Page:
Do you recognize this logo? When it appears on a product, it has been approved according to international standards for fair trade—standards that support small producers in developing countries and promote sustainable farming methods.
Many people who lean towards environmental and social consciousness are interested in fair trade but don’t regularly purchase—they believe that certified items are more expensive and difficult to find. Some fair trade products sit on regular store shelves and are competitively priced. Some are somewhat more expensive than other items–this reflects a fairer deal for farmers.
Why Bother Buying Fair Trade Products?
If it concerns you that workers and farmers struggle to participate in the global market, receiving low wages or returns, fair trade will be of interest. If you are concerned that crops, such as coffee, cocoa, and bananas, damage the land or involve the use of toxic pesticides, fair trade certification will also be a plus. An international non-profit organisation, called Fairtrade International, has set up standards for fair trade that require:
- Guaranteed minimum prices for farmers and producers, reflecting the average cost of sustainable production—producers are guaranteed a minimum price or the market rate, when higher;
- Pre-financing arrangements;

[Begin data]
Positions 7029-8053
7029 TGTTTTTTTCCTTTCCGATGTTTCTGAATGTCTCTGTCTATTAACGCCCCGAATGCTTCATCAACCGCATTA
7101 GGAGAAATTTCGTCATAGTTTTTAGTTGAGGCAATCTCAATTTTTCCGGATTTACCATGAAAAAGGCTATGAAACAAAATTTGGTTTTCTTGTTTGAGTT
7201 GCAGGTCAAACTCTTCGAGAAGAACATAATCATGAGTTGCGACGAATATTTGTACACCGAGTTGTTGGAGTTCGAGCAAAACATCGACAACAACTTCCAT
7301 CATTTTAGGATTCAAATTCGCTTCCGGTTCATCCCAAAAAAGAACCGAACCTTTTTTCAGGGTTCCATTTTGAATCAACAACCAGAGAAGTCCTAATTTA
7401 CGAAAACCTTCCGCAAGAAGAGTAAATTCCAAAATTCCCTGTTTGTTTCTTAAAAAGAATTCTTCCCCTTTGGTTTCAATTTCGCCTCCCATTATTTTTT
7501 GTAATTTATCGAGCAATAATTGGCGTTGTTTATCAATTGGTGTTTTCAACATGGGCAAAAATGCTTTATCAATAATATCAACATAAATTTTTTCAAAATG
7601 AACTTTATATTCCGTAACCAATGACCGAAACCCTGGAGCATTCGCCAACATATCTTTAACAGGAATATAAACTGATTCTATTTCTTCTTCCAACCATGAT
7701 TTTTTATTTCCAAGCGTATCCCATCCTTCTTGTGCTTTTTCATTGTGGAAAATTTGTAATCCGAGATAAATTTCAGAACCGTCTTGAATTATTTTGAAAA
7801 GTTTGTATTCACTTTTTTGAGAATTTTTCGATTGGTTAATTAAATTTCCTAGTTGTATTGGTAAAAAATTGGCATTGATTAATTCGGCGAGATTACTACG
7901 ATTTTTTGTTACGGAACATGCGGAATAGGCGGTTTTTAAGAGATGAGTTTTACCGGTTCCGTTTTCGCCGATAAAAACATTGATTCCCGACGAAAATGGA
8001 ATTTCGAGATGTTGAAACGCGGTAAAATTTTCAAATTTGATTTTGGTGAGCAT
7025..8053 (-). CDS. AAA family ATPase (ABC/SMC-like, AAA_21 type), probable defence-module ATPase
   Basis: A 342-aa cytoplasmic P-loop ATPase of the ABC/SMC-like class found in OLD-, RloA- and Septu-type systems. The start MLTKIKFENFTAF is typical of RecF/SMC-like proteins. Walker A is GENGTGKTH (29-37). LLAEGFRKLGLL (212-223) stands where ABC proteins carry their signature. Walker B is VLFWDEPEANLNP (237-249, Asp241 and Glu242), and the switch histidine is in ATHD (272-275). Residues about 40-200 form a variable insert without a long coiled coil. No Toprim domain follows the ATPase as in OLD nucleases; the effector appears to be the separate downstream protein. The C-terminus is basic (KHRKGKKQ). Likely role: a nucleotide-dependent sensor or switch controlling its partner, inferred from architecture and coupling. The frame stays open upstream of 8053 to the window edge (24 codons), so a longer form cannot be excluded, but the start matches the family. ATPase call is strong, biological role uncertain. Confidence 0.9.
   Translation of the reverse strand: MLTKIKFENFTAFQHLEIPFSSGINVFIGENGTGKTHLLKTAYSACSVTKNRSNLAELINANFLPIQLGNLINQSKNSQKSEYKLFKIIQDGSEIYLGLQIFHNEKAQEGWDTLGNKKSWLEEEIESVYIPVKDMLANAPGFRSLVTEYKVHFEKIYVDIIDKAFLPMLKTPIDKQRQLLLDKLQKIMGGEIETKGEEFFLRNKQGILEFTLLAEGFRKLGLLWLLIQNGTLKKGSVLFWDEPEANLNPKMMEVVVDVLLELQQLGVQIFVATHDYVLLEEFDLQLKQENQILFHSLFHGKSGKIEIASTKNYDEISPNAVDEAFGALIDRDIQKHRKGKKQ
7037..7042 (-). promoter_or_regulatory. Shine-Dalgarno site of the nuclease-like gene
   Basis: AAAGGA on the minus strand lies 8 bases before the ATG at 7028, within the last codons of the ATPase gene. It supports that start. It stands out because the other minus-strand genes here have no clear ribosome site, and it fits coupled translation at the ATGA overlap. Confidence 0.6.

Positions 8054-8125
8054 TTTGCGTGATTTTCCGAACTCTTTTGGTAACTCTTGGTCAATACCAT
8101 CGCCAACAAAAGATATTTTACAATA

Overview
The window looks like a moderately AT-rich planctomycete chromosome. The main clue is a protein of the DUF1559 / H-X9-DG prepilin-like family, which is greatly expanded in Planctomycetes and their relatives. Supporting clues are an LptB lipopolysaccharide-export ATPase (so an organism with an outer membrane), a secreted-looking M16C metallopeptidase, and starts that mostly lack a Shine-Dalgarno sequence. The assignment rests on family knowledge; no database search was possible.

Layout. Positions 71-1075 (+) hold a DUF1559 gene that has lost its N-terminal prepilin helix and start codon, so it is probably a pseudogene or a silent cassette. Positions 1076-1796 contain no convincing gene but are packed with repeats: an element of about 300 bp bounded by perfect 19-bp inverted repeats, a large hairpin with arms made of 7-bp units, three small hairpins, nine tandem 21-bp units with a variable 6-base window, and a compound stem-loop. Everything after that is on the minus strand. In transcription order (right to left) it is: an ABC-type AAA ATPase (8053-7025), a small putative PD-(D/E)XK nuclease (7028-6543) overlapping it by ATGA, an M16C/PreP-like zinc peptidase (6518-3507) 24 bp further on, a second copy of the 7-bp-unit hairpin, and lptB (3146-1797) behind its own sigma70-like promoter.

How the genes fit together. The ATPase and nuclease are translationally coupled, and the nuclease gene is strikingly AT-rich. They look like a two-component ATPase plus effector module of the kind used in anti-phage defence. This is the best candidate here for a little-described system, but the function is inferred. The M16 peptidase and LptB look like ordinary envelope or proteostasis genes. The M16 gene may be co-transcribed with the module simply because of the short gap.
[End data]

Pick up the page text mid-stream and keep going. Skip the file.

- Long-term contracts;
- Labour standards, including human rights, prohibition of child labour, and safety provisions;
- Democratic producer organizations;
- Prohibition of banned pesticides, proper waste disposal, and other environmental protection measures.
How Does Fair Trade Certification Work?
Fairtrade International sets the standards. Independent organisations determine whether the standards have been met at each stage of production and merchandising, until a product reaches the consumer. Here is my understanding of how this system might work for a package of coffee sold with the Fairtrade Canada logo on it:
- A coffee farmers’ association in a developing country gets support from Fairtrade International so that it can meet labour and environmental standards and become eligible for fair trade prices, financing, and contracts.
- A registered trader purchases coffee beans from the farmers’ association and brings them to Canada for grinding and packaging.
- The manufacturer registers with Fairtrade Canada for the right to use the Fairtrade Canada mark on approved coffee products.
- Fairtrade Canada monitors purchases, sales, and processing.
Buying Fair Trade Products
I’m convinced that we all benefit from a system that oversees production and sale in this way. If you want to know more about fair trade or where you can find products, please check these links:
Some cities and towns have citizen campaigns to promote fair trade products–there might be one in your area.
3 thoughts on “Fair Trade”
Lived in Oregon for some years and Free Trade was very popular. Good to see it is now gaining popularity in AZ as well.
Very interesting post!
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